The problem with this film is one that brings down many science fiction or horror films and that is bad science. Were it just one or two isolated discrepancies, I’d be able to explain them away as mistakes made by the “real” Dr Tyler herself but pretty much everything portrayed in the therapeutic process itself in the film is dodgy. Dr Tyler breaks patient confidentiality on several occasions and reveals her suspicions behind one patient’s death to another patient. Patients are pushed through highly disturbing recollections resulting in them being harmed and they are not properly brought out of the hypnotic state before being allowed to leave to offices. Once again, these could all be mistakes made by the “real” character but most telling is the whole issue of hypnosis itself. It is simply not possible to induce hypnosis in a highly disturbed and agitated patient as the process relies on them calming down and focusing on your voice.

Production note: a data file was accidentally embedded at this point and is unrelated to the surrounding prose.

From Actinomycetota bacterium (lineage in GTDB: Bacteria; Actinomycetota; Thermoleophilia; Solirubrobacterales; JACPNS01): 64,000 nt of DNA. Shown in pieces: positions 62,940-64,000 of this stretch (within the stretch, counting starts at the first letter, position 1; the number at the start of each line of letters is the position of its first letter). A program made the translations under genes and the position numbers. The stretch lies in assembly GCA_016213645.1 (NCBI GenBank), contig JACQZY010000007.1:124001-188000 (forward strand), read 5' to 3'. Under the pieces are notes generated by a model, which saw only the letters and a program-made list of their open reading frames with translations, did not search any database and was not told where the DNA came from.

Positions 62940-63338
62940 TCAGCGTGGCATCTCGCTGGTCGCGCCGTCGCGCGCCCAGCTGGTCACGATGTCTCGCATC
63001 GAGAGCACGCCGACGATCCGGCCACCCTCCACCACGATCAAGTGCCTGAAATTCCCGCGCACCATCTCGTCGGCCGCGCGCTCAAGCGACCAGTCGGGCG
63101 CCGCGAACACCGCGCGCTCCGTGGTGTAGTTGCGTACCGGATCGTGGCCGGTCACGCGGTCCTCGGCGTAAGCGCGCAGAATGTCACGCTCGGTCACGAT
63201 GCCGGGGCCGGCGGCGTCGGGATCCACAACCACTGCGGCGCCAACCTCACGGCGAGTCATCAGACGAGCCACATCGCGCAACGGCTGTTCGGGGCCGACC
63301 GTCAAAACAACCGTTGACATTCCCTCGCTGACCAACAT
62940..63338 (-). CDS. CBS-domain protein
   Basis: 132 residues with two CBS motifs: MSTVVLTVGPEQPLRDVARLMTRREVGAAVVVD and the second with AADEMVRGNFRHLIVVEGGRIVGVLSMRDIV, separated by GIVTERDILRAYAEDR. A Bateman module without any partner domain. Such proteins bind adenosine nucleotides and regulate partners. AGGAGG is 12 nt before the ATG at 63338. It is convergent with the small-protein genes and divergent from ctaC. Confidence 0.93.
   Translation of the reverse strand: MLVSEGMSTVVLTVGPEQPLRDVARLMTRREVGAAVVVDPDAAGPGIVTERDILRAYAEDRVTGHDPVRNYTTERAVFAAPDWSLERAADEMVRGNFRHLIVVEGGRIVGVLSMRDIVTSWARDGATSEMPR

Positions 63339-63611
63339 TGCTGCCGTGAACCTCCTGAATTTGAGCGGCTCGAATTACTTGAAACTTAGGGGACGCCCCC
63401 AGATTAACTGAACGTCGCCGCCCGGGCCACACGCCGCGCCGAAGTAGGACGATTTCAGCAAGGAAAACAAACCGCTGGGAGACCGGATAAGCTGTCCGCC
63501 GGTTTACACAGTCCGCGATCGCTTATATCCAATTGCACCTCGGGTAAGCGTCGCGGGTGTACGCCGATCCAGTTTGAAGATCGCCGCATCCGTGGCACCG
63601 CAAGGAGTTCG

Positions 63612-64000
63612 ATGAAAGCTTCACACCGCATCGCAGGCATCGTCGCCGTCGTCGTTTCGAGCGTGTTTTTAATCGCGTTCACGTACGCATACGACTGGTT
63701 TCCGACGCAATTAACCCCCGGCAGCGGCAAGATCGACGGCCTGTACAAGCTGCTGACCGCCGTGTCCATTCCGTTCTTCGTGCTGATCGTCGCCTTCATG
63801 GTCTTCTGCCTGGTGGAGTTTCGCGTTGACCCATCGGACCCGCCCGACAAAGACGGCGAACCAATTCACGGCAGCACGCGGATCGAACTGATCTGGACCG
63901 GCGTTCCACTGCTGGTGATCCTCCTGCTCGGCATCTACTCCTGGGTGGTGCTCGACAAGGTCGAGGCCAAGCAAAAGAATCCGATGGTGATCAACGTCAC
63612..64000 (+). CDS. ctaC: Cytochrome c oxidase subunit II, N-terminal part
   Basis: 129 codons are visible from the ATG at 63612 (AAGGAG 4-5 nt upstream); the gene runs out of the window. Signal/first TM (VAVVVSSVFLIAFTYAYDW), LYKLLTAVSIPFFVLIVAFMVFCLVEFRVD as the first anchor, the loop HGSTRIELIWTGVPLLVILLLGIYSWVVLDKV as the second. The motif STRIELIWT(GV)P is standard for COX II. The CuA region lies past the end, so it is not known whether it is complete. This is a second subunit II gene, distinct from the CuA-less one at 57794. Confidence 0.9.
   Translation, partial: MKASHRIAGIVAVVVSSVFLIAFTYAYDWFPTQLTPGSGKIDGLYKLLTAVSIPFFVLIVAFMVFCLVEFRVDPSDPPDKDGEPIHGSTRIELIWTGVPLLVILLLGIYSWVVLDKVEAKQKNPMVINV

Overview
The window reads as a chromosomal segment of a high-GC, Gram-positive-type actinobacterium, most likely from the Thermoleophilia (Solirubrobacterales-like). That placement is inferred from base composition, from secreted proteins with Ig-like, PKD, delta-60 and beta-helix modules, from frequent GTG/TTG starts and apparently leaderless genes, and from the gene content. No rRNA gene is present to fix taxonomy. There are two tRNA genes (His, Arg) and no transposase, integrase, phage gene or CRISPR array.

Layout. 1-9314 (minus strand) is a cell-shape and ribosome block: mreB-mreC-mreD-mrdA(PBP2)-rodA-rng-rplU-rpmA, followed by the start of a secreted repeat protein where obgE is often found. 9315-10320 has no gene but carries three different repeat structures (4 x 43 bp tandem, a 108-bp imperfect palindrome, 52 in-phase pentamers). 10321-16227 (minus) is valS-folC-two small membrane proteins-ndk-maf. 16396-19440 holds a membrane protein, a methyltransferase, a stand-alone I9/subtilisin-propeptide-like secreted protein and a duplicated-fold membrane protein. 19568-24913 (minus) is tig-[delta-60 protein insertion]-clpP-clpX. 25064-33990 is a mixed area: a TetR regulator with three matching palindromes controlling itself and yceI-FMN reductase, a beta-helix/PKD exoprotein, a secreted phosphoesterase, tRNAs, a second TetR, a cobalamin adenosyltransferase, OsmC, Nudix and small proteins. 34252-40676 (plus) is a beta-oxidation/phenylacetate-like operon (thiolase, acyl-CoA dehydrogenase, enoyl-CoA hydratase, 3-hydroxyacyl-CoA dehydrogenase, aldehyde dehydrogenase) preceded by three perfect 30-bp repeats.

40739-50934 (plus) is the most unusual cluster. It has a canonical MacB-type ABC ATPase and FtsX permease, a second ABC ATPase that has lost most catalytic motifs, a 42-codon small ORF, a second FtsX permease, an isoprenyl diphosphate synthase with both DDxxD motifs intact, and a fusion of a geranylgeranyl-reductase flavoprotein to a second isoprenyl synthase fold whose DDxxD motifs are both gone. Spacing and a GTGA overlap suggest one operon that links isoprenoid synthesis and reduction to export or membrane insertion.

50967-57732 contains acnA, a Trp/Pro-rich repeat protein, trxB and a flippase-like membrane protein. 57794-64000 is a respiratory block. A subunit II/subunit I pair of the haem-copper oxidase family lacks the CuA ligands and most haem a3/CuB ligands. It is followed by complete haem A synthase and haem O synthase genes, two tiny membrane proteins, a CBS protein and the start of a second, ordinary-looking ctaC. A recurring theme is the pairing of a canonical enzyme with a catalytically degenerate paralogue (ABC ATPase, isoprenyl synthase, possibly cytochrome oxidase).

Then there is the contrast between the “real” Dr Tyler and Milla Jovovich. Milla Jovovich is normally a really good actress but she doesn’t look or sound like the “real” Dr Tyler and this is jarring as the film continually skips back to the older footage. I might as well mention at this point that there are strong suspicions that the “real” Dr Tyler was in fact an actress named Charlotte Milchard who was identified in the credits as a Nome resident. If that is true, then the plain fact is that Milchard gave a remarkable, inspired performance which unfortunately meant that Jovovich paled in comparison.
In a sense, it is quite disappointing that they presented the film in this way and used the technique of a mock documentary. If they had just focused on the plot and stopped trying to convince audiences that it was a true story, they could have delivered a pretty terrifying story. Without giving the storyline away too much, the facets of the screaming, distortion and the Sumerian voices is pretty interesting and scary but this film was executed really badly.